For children’s animated movies, as parents, we find ourselves relying on the big studios like Disney, Dreamworks, Illumination and a few international companies like Studio Ghibli to provide the most anticipated and sought after films that drop the kid’s jaws and have them flooding the theaters. This makes it confusing when companies like Lionsgate and Entertainment One decides to put out a movie of questionable box office draw in wide release, like last year’s January release of the Rob Schneider polar bear movie Norm Of The North or the Scandanavian made Robinson Crusoe adaptation The Wild Life. Well, the latter company, under it’s French Canadian moniker, Seville, puts out one of those types of movies, Ballerina, and I’m not even sure any of the target audience even knows about it.
Set in 1880s France, the film follows Félicie (Elle Fanning), an orphan living in Brittany who dreams of being a ballet star. Together with her best friend Victor (Dane DeHaan), she escapes the grounds of the orphanage to Paris, where she sneaks into the school of the Paris Opera Ballet. After being caught by the groundskeeper, she follows the crippled cleaner Odette (Carly Rae Jepsen), who works for the the opera, to her other job at the house of a rich and ruthless woman. She begs Odette to take her in and help her. Odette agrees only on the agreement that Félicie will help with the housework but during this, the young orphan comes across the employer’s spoiled daughter’s invitation to train at the Paris Opera Ballet and decides to assume her identity.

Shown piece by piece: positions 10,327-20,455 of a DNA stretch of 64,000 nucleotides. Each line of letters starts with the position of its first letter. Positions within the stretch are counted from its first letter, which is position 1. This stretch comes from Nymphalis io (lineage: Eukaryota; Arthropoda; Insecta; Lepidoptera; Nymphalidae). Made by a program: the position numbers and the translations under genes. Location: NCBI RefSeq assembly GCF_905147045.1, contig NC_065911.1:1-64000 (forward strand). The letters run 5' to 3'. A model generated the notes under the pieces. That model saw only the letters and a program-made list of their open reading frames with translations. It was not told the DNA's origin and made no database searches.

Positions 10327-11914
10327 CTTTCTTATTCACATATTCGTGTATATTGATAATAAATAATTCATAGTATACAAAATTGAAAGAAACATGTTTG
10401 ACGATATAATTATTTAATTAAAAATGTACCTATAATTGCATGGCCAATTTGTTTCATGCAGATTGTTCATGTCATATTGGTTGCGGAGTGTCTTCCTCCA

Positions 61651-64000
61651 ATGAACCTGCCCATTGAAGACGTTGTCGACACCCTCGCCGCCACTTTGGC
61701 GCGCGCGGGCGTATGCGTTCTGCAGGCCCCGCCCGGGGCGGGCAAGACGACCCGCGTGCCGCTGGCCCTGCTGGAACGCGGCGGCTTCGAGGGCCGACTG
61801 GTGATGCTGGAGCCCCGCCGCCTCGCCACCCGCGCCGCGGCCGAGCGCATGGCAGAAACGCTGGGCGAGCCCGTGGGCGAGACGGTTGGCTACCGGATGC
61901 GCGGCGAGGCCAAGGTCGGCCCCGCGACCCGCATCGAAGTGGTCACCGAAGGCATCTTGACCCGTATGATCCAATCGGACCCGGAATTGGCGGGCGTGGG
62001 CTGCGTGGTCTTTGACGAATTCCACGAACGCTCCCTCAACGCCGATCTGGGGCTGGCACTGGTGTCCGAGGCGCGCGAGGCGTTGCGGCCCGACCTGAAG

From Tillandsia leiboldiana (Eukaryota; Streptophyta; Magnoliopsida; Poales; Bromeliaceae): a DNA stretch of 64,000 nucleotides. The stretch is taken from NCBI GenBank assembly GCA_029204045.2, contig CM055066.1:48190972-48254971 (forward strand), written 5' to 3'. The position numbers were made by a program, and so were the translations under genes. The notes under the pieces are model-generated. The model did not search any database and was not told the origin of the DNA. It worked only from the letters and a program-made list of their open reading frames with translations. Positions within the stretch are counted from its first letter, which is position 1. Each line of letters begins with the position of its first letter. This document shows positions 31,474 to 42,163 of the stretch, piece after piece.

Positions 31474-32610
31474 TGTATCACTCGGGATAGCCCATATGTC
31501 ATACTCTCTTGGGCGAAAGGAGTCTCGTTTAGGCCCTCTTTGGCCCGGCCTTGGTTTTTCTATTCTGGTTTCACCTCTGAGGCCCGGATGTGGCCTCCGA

The message of Ballerina is admirable and one to absorb for the kids. It’s simple, follow your dreams and conquer your obstacles. Even the animation is more than passable. Maybe not dazzling like some of the Pixar or Disney films we get once or twice a year but it wasn’t as horribly boxy as that Norm Of The North, and I swear that’s the last time I’ll bring it up. Where the film’s failings are, lie with the need for the animation company to make the movie more accessible to an English-speaking audience. It just makes the entire film clunky and you can hear the gears grinding with each line delivery. No matter how charming Fanning and DeHaan can be, the cream of this crop in this cast, the obvious language shift makes it glide like a sentence spoken in Google translate.
At a slight and quick time span, Ballerina will fly by in less than an hour and a half but some of the kids may not feel engaged by the first act and this may have lost the battle for the film even before it really gets going. I feel the production of this movie is very well meaning but it doesn’t ever feel like something memorable and maybe that’s why the studio refrained from pushing it heavily. The stars aren’t well known, the story is pretty formulaic but the film is utterly harmless, besides misspeaking the name of the Statue of Liberty as the Statue Of Puberty, which I may have chuckled at. I wonder why the push for the big screen took place for a movie that would have been better suited for a video on demand release. I’m not saying that Ballerina isn’t worth a watch for the kids but I wouldn’t say you should line up at the cinema for it. 2.5/5